The increased number of drive technologies targeting the middle of the enterprise drive market reflects a significant crossover of product categories that began in 2003. The arrival of the first so-called "Enterprise ATA" drives from Maxtor and Western Digital has kicked off a mingling of drive types, and the trend shows no signs of abating through the end of 2005.
The second-half of 2004 should see significant sales of enterprise ATA drives, with large volumes going into nearline and emulated tape storage solutions. These ATA drives typically offer mean time between failure (MTBF) numbers close to one million hours--significantly higher than desktop-rated ATA drives.
Driving the trend are continuing improvements in reliability from ATA-based products--improvements that could shake up vendor product lines, says ESG's Kenniston. "Over the next 12 to 18 months, the quality of ATA will get significantly better and it will be driving increased sales," says Kenniston, adding that "vendors are often more scared about positioning--why is the 2.5 times the cost for Fibre Channel worth it?"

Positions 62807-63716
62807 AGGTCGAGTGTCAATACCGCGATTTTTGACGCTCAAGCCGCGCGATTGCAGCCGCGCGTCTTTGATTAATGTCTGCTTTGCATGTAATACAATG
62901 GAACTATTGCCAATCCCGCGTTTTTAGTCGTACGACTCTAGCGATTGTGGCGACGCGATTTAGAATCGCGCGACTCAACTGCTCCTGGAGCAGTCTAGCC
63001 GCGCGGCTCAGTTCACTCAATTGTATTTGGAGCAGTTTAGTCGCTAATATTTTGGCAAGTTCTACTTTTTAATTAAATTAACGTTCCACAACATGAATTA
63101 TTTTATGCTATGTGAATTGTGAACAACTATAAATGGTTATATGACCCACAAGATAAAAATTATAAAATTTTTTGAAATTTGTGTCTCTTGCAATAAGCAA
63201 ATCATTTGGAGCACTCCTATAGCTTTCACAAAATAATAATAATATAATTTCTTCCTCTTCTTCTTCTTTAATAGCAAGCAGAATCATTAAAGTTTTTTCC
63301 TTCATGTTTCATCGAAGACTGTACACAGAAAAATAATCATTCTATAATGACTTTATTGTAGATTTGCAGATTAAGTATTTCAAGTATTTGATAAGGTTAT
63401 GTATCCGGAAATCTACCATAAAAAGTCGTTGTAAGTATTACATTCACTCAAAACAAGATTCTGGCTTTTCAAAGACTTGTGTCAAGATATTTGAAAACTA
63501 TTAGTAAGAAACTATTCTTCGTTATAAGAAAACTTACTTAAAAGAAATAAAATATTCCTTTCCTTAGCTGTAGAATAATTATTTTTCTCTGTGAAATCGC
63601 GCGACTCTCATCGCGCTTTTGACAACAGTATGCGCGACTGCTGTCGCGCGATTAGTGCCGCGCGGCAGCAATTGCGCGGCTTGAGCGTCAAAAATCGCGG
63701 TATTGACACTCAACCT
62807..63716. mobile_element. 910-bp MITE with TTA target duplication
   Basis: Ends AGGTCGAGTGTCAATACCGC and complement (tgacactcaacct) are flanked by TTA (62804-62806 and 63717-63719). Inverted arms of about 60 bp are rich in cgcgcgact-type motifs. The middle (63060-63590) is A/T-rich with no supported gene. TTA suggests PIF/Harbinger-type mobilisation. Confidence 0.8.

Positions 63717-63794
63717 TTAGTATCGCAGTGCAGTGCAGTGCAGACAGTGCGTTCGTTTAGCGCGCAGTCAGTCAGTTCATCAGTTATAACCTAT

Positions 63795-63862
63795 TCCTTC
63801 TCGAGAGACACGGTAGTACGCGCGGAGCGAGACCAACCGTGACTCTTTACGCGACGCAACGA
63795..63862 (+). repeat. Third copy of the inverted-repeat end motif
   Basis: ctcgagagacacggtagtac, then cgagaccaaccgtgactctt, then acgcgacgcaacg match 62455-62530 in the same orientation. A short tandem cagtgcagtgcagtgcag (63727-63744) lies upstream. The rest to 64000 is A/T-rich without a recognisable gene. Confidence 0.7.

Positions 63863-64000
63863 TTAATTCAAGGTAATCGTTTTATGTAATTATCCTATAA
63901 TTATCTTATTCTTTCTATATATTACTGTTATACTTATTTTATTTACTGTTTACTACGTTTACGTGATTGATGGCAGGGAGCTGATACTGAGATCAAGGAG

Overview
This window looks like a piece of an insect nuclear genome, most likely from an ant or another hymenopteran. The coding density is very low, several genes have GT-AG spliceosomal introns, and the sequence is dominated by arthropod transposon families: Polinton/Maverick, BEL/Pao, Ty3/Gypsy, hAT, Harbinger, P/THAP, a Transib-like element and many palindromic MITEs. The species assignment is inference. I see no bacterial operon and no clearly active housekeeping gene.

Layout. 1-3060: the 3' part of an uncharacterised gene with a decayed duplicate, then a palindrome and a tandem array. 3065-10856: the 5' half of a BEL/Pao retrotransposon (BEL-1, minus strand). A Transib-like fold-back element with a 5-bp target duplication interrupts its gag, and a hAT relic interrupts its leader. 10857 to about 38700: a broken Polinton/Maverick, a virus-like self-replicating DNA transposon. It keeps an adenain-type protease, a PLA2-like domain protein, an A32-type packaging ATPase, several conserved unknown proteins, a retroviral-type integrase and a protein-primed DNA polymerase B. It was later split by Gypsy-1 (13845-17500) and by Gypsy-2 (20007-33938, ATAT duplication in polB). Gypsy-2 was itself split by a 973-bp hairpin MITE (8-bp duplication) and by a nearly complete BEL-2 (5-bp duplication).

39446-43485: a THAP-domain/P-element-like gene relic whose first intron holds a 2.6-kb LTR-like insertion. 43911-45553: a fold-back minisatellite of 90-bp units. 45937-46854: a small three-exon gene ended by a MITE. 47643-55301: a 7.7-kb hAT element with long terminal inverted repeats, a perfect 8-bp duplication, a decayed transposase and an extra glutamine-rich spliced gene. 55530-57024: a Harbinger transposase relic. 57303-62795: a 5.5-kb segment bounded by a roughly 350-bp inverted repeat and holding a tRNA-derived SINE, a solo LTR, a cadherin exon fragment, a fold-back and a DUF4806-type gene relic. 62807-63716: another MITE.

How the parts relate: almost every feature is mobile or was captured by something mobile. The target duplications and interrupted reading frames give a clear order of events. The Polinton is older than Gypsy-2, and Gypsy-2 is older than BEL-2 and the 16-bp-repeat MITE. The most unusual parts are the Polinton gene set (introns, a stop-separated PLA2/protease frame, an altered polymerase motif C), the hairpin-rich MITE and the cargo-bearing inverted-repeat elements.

It's a good question, and one that Hewlett-Packard Co. recently sought to answer when it announced a new class of Fibre Channel-based drives called Fibre-Attached Technology Adapted (FATA). FATA drives offer native Fibre Channel protocol operation--enabling enterprise customers to standardize on a single storage architecture, while delivering significantly reduced costs. Yankee Group's Balaouras expects that FATA-based drives could be priced about 30% below those of similar capacity Fibre Channel drives and will offer capacity up to 250GB with a dual-port, 2GB/s, Fibre Channel interface.
Recommendation: If you're standardized on Fibre Channel now, FATA can help keep the environment simple while offering good reliability and performance. Mixed environments can benefit from the improving reliability of enterprise ATA drives.